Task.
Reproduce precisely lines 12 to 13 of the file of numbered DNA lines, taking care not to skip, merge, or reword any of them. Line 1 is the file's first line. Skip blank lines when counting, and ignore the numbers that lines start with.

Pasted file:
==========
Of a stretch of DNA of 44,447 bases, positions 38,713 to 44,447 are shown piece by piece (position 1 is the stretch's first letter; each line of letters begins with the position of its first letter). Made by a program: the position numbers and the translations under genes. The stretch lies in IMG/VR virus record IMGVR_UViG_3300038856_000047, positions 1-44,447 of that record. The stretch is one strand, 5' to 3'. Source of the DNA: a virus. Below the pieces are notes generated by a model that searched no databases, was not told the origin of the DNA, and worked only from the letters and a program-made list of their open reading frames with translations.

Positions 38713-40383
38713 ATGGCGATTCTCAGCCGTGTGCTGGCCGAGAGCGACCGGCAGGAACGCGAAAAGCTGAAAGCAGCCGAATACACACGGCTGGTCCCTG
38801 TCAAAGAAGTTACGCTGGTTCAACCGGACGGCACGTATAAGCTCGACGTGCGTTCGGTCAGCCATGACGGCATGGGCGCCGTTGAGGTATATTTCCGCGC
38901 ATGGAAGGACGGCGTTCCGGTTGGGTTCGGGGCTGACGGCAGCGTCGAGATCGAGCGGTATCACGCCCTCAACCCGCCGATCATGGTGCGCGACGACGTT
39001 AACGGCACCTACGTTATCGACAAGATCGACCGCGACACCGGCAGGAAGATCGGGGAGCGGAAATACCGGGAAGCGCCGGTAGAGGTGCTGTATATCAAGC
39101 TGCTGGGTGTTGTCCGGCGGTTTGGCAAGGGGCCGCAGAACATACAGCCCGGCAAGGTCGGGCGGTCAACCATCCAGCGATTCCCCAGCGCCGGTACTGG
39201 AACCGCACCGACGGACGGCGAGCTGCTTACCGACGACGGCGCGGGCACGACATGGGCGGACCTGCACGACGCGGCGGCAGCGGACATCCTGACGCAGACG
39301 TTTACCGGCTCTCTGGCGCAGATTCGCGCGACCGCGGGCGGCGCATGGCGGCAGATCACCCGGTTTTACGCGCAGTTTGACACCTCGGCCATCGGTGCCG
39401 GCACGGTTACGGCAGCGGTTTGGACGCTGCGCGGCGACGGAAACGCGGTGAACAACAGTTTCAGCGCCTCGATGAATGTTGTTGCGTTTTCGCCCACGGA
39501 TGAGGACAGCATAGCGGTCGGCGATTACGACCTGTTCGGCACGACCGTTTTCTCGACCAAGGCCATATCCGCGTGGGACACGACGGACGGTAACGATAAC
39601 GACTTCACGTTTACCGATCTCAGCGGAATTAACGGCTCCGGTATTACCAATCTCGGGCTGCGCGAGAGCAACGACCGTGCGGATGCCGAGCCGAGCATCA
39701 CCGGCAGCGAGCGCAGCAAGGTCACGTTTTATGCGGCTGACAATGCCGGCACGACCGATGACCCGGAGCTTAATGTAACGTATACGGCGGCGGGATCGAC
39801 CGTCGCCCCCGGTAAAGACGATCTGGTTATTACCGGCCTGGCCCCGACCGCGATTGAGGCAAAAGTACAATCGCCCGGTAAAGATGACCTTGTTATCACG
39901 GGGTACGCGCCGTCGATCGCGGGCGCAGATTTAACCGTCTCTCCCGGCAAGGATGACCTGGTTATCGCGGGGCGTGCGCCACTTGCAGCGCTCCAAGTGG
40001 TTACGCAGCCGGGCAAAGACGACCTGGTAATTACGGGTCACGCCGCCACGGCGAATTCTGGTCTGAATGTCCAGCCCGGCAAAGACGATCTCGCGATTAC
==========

39601 GACTTCACGTTTACCGATCTCAGCGGAATTAACGGCTCCGGTATTACCAATCTCGGGCTGCGCGAGAGCAACGACCGTGCGGATGCCGAGCCGAGCATCA
39701 CCGGCAGCGAGCGCAGCAAGGTCACGTTTTATGCGGCTGACAATGCCGGCACGACCGATGACCCGGAGCTTAATGTAACGTATACGGCGGCGGGATCGAC